Having slept the winter away hidden amongst tree roots, under rocks, or in crevices, a newt's mind is on one thing – procreation. Back in their ponds, the male smooth newt takes on his breeding costume; his crest extends and his colours brighten. He is ready to dance, and what a sight to behold it is. He performs a ritual courtship display, crest erect, body stiff with his tail curled, its tip quivering, hoping to catch a female’s attention. He wafts his pheromones in her direction, and she finds them just as irresistible as his performance. By July, the female will have laid all her eggs, and the adults head back into the meadows, hedgerows, and woodland for the rest of the year.
Newt courtship beats any flamenco, hands down
The southern suburbs of Peterborough are home to some of the largest newt populations in the country, and The Wildlife Trust for Bedfordshire, Cambridgeshire and Northamptonshire own a reserve entirely for these mini-dragons. Stanground Newt Ponds is a tiny pocket of land, set aside during the building of a housing estate, where both smooth newt and great crested newt breed in the two small ponds.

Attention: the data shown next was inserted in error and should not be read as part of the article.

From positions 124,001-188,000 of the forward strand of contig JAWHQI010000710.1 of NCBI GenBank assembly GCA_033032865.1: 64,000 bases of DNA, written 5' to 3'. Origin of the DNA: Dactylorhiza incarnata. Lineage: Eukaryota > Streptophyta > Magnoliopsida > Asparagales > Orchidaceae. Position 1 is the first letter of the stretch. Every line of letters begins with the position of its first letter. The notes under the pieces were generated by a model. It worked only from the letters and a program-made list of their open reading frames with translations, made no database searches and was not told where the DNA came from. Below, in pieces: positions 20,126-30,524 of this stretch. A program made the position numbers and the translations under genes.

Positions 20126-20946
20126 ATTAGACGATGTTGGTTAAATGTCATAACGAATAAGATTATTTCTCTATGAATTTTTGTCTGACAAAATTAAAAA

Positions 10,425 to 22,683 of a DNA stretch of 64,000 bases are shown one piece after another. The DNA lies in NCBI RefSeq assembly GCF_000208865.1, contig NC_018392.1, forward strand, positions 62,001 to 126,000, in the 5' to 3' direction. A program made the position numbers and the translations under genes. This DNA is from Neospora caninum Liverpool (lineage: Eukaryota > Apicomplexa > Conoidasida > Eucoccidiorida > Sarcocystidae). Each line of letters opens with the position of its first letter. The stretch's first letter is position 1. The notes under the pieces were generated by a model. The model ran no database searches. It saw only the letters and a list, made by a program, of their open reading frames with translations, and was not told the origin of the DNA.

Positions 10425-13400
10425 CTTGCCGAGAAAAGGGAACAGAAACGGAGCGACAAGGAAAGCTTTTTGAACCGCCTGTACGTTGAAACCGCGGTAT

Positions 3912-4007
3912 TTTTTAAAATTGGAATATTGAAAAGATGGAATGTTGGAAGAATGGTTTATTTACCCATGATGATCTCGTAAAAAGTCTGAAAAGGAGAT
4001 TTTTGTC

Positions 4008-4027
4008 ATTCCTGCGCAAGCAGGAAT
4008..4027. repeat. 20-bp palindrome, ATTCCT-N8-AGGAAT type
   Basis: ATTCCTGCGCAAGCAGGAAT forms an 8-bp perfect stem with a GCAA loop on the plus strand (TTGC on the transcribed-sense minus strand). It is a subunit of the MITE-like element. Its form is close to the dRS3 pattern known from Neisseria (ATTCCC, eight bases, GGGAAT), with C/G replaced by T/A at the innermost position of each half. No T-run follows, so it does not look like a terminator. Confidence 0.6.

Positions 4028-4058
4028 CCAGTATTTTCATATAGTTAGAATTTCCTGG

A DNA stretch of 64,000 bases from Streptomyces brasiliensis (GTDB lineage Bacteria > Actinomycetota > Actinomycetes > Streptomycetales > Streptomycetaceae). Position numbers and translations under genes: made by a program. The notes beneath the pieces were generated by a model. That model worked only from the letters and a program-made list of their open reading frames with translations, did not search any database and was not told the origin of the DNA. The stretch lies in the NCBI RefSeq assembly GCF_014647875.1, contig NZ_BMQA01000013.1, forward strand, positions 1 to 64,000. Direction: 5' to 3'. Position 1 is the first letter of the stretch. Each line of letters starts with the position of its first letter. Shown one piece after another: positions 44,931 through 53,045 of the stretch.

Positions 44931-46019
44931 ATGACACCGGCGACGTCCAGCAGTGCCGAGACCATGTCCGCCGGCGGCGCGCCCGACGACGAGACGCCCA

How to do it
The best time to see the newts dancing is after dark, when they show up under torchlight. Please steer clear if you think there may be great crested newts present because it's against the law to disturb them. It’s best to check out the pond in the daylight, to find a safe place to stand on dry land where you can see open spaces amongst the water weed into which the newts may emerge. Then after dark, enjoy watching these dance arenas with your torch. As always when you’re around water, take care, go together with someone else, and be safe.
If you can't get there
The great thing about newts is that you don’t need to go to a nature reserve to see them. Most garden ponds, if they are looked-after in a wildlife-friendly way, will probably have newts breeding in them. There is also some great footage of the courtship dance of the smooth newt at the Wildscreen Arkive.
More wildlife experiences
From seeing colourful wildflowers to spotting magnificent birds of prey, we can help you get closer to wildlife across the UK.